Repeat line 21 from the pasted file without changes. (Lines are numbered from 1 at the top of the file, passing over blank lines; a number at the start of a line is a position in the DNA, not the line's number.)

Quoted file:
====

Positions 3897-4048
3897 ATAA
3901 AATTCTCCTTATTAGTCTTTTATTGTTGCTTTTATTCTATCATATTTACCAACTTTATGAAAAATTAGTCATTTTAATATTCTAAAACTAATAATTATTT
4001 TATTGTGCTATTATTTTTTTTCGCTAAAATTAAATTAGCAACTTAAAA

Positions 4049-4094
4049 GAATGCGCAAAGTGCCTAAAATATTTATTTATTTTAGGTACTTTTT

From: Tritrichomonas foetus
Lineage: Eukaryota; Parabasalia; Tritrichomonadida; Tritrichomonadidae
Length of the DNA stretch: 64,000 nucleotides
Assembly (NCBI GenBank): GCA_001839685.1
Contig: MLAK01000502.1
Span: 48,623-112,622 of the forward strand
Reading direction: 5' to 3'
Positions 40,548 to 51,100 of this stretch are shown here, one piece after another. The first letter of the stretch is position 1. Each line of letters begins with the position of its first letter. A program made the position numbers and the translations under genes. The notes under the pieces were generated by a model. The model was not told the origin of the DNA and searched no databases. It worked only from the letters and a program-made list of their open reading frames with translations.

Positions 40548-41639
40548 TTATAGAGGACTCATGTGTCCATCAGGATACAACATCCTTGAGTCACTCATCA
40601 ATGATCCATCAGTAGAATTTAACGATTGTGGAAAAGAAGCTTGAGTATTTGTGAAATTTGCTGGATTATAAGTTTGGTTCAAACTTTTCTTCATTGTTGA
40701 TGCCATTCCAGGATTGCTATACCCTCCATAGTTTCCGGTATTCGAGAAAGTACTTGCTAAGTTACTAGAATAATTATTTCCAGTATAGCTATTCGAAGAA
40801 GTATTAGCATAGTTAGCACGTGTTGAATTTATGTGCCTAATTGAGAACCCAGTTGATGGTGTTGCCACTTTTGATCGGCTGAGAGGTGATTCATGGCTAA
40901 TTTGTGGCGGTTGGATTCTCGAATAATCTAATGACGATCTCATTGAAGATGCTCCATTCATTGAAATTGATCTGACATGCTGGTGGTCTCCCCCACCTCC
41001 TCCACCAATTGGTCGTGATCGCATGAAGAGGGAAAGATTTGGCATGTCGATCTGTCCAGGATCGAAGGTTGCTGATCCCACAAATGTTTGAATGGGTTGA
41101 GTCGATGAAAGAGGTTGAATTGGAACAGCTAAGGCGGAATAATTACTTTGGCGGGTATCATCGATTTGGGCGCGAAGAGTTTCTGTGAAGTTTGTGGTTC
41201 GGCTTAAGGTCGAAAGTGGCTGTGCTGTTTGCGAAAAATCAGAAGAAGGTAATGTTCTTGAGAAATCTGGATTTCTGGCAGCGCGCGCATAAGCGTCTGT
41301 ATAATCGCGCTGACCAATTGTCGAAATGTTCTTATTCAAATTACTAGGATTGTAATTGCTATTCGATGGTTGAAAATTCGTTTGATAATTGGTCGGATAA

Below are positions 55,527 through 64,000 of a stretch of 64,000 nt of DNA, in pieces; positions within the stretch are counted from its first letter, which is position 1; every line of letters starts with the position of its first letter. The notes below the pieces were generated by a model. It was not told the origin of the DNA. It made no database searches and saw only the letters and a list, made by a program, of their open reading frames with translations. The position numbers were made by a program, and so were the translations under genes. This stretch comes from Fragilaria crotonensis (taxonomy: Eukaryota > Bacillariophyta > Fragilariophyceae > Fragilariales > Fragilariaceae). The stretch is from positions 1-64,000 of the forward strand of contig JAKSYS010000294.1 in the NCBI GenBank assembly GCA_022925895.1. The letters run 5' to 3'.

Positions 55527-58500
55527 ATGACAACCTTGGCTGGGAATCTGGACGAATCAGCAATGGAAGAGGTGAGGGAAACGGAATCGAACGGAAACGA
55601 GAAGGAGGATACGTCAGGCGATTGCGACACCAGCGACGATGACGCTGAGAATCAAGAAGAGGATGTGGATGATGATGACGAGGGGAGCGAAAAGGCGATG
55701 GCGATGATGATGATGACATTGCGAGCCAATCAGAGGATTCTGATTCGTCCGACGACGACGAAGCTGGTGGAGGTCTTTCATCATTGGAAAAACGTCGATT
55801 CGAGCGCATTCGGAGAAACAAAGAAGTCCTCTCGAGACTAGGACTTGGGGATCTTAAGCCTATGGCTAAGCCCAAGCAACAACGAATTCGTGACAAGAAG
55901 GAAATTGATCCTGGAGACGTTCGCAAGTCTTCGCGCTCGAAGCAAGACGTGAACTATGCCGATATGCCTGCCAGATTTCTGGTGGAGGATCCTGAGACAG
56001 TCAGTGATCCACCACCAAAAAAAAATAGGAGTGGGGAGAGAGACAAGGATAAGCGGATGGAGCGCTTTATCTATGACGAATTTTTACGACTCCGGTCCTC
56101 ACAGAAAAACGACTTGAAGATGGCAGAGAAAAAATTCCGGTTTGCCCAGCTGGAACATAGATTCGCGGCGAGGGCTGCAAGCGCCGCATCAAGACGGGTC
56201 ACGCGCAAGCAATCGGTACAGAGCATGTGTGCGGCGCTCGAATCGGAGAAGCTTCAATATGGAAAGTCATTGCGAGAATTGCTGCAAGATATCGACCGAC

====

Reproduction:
41001 TCCACCAATTGGTCGTGATCGCATGAAGAGGGAAAGATTTGGCATGTCGATCTGTCCAGGATCGAAGGTTGCTGATCCCACAAATGTTTGAATGGGTTGA